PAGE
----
Eyesight is a precious gift and one we want to protect. As we age, there are several conditions that impact eyesight. Common conditions are cataracts, glaucoma, and Age-related Macular Degeneration.
The good news is you can prevent or slow the progression of these conditions by eating the right kinds of food.
The best foods for good eyesight are rich in carotenoids such as beta-carotene, lutein, and zeaxanthin and foods rich in polyphenols. These compounds help protect the eyes from free radicals and provide the nutrients needed to optimize eye health. The foods richest in these nutrients are spinach, kale, Swiss chard, collard greens blue berries, raspberries, apples, and cranberries.
There are a few vitamins and minerals that play starring roles in eye health as well, vitamins C and E, folate, selenium, and zinc.
The number one source for your vitamins and minerals isn’t a bottle–it is from the grocery store, or you can even grow some of them at home. Here’s some great tips on how you can eat right to protect your eyesight:
To get a good amount of vitamin C in your daily diet, be sure to include bell peppers, broccoli, cauliflower, and strawberries. Another food high in vitamin C is parsley. I used to wonder who in the world would eat parsley then I discovered chimichurri sauce.
If you’ve never had chimichurri, visit my Pinterest board for a great recipe. You can put chimichurri on just about anything-meat, chicken, pork, eggs, or nut crackers. Talk about a sneaky way to get vitamin C rich parsley in your diet!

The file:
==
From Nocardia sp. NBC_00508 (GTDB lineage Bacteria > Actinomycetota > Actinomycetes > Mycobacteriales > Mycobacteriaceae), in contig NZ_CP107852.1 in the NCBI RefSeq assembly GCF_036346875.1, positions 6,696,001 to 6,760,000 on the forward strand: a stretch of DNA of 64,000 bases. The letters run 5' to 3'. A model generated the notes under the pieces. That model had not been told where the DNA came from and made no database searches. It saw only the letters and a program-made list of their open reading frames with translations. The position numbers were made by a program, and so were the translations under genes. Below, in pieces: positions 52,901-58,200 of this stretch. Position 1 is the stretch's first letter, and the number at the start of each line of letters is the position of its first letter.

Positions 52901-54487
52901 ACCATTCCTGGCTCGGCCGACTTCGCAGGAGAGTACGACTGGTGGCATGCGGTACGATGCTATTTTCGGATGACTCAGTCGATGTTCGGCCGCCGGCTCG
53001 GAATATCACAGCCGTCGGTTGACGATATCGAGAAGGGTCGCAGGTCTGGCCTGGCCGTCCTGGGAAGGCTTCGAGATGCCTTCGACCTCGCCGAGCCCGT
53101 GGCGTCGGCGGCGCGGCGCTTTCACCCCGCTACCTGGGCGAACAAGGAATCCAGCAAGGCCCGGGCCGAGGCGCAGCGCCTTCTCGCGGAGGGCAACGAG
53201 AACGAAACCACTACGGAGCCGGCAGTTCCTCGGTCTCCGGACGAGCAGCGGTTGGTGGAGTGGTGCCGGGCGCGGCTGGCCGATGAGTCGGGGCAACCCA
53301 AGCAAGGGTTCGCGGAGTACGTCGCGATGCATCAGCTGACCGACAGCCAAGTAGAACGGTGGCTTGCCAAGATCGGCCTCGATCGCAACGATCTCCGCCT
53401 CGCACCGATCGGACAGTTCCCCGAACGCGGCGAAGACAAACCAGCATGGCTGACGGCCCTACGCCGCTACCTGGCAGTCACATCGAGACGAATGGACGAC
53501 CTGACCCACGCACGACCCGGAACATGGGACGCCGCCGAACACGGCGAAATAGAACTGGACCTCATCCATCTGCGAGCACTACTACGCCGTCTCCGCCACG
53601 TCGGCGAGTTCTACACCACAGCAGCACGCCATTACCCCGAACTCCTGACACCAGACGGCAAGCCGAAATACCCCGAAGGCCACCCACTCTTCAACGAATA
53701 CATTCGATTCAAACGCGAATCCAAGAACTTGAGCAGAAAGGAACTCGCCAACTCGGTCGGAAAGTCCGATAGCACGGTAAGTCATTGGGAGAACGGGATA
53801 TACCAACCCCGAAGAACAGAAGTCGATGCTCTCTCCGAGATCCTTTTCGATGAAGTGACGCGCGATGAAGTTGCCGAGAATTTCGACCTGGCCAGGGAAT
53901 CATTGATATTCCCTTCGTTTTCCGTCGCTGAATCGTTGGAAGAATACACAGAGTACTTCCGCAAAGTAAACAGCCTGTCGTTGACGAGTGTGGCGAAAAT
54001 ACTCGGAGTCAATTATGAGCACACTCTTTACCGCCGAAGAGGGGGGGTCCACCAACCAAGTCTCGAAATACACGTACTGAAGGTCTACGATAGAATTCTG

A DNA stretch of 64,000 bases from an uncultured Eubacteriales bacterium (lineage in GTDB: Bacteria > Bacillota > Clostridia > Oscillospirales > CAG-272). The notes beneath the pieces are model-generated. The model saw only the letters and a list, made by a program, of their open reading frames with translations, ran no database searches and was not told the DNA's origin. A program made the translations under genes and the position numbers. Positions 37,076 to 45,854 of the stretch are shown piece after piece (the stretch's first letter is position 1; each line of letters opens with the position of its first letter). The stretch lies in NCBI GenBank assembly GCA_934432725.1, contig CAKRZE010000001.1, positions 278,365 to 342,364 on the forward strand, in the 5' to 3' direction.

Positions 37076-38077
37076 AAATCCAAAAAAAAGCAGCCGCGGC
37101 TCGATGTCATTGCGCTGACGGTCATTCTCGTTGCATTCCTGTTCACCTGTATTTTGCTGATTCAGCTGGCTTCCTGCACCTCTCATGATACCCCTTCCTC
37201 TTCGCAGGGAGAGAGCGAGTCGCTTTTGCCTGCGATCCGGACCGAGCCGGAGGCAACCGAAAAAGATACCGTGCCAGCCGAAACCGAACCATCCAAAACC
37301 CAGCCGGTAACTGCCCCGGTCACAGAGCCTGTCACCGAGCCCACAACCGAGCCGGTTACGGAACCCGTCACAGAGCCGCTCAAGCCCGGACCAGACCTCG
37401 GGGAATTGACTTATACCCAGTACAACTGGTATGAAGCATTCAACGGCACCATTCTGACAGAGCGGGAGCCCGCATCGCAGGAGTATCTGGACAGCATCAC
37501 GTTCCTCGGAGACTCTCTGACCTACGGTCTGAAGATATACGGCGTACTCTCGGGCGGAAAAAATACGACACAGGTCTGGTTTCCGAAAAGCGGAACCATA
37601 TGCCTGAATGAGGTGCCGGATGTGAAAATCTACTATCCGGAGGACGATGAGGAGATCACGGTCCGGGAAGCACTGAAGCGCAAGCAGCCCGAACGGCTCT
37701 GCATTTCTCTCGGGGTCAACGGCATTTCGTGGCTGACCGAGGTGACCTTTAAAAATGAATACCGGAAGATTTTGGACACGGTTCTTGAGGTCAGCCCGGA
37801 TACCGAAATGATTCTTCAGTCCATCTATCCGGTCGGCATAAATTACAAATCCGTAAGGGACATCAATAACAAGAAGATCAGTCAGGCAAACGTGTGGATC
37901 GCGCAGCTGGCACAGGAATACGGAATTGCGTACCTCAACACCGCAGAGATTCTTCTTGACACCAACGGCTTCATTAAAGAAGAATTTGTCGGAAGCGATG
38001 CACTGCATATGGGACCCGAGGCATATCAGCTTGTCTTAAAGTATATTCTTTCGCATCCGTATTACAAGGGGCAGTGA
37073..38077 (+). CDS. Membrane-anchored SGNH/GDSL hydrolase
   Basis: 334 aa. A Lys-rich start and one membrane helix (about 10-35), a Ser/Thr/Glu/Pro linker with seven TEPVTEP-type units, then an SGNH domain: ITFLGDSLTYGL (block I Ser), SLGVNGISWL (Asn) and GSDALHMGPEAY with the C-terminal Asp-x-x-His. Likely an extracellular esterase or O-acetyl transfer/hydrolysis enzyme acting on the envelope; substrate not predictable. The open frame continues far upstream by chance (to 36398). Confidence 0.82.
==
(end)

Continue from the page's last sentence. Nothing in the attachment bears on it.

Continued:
You’ll score big with vitamin E by eating sunflower seeds, almonds, and olives. When I don’t have the time or the energy to cook a meal, my quick go-to foods are nuts and olives. They are rich in healthy fats that protect our cells and reduce inflammation. Knowing that they protect my eyes is just another great reason to turn them into a tasty meal.
Great sources of folate can be found in dried beans and lentils in addition to asparagus, spinach, and Romaine lettuce. Canned beans like black, kidney, garbanzo, or pinto beans contain folate but not as much as they would if you prepared them at home due to the high heat processing by food manufacturers. If you can prepare the beans at home, great. If not, buy the canned versions and pat yourself on the back for a healthy choice.
You can use beans in your salads or in a bowl that includes other vegetables that support eye health. Here is a recipe for Quinoa Burrito Bowl that will leave you happily satisfied knowing your supporting good eyesight and general good health.
My favorite source of selenium is Brazil nuts. Just one nut per day provides your body with the amount you need for good health. Keep a bowl of these tasty morsels in your kitchen. Snacking on a couple while you cook sure makes you feel good about your choices.
Zinc is found in beef, lamb, and venison. Always remember to buy grass-fed, grass-finished beef to get more of the healthy fats.
To find reliable sources of grass-fed meats, get in touch with your local Weston A. Price Foundation chapter.
Speaking of fats, having healthy fats from cold water fish is protective of the eyes, as well. Eating fish three times a week is a great idea, not only will protect your eyesight by eating right, but it is also good for heart health, too.
Good eye health comes from eating a wide range of healthy foods that are easily included in smoothies, salads, and bowls.
Have fun creating health with food and remember variety is the spice of life.